St. Martin’s Day
Who was St. Martin?
St. Martin was a knight in Roman times. He was riding his horse when he saw a beggar at the side of the road.
The beggar was freezing cold, so St. Martin cut his cloak in two with his sword, and shared it with him.
Ever since, St. Martin’s Day has been celebrated on 11 November, in honour of this act of kindness.
The St. Martin’s Day procession
St. Martin’s Day is a very special day for me and many other German kids.
After school, my class and I take part in a St. Martin’s procession. We carry home-made lanterns and sing traditional songs. This year my lantern is made from colourful transparent paper.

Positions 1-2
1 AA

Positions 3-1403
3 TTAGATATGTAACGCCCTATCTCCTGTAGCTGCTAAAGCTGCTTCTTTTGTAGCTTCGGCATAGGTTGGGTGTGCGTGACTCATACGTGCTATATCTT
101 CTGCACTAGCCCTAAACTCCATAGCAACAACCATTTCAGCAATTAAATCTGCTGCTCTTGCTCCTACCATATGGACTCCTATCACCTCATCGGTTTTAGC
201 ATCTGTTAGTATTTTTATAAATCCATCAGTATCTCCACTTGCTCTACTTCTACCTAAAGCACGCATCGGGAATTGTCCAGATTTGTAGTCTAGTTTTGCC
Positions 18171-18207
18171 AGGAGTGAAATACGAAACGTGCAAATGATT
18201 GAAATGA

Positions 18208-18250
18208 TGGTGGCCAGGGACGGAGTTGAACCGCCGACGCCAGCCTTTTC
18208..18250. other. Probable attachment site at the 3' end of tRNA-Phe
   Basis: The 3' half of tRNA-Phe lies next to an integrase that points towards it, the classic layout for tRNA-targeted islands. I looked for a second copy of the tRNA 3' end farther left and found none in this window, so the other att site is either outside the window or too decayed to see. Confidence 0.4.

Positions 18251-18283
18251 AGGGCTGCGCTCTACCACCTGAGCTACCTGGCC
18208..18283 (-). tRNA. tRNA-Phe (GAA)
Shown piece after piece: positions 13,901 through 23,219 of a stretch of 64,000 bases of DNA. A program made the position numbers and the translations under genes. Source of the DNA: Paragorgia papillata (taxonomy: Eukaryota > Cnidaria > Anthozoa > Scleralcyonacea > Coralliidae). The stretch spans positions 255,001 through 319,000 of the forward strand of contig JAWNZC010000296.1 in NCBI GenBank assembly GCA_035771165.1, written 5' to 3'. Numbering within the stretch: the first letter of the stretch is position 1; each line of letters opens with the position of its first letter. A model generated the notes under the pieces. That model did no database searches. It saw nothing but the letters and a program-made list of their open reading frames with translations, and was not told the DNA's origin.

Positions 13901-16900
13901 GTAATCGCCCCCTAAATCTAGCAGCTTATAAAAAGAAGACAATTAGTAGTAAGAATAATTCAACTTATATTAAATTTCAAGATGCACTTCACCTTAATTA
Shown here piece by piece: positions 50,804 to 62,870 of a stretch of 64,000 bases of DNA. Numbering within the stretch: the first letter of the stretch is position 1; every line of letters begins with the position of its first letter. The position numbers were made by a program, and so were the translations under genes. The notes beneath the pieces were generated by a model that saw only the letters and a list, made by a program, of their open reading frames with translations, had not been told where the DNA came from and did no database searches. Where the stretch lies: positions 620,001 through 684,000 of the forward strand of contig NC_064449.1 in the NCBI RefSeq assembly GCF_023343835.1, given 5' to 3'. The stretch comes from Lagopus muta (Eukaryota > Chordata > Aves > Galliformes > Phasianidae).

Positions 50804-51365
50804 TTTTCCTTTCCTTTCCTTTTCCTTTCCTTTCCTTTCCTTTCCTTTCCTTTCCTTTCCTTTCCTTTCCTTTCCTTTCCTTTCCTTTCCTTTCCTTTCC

Fantastic food and St. Martin’s Day songs!
In our procession, one of our classmates dresses up as St. Martin and rides along on a horse. After the procession, we usually have a Weckmann and a cup of hot chocolate, standing around a big bonfire.
Ah, by the way: a Weckmann is a sweet bread loaf, in the shape of a man, with raisins for eyes and usually a white clay pipe in his mouth.
When evening comes, my friends and I go and sing songs from door to door. We get rewarded with sweets and other treats!
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Find out more about St. Martin (in German).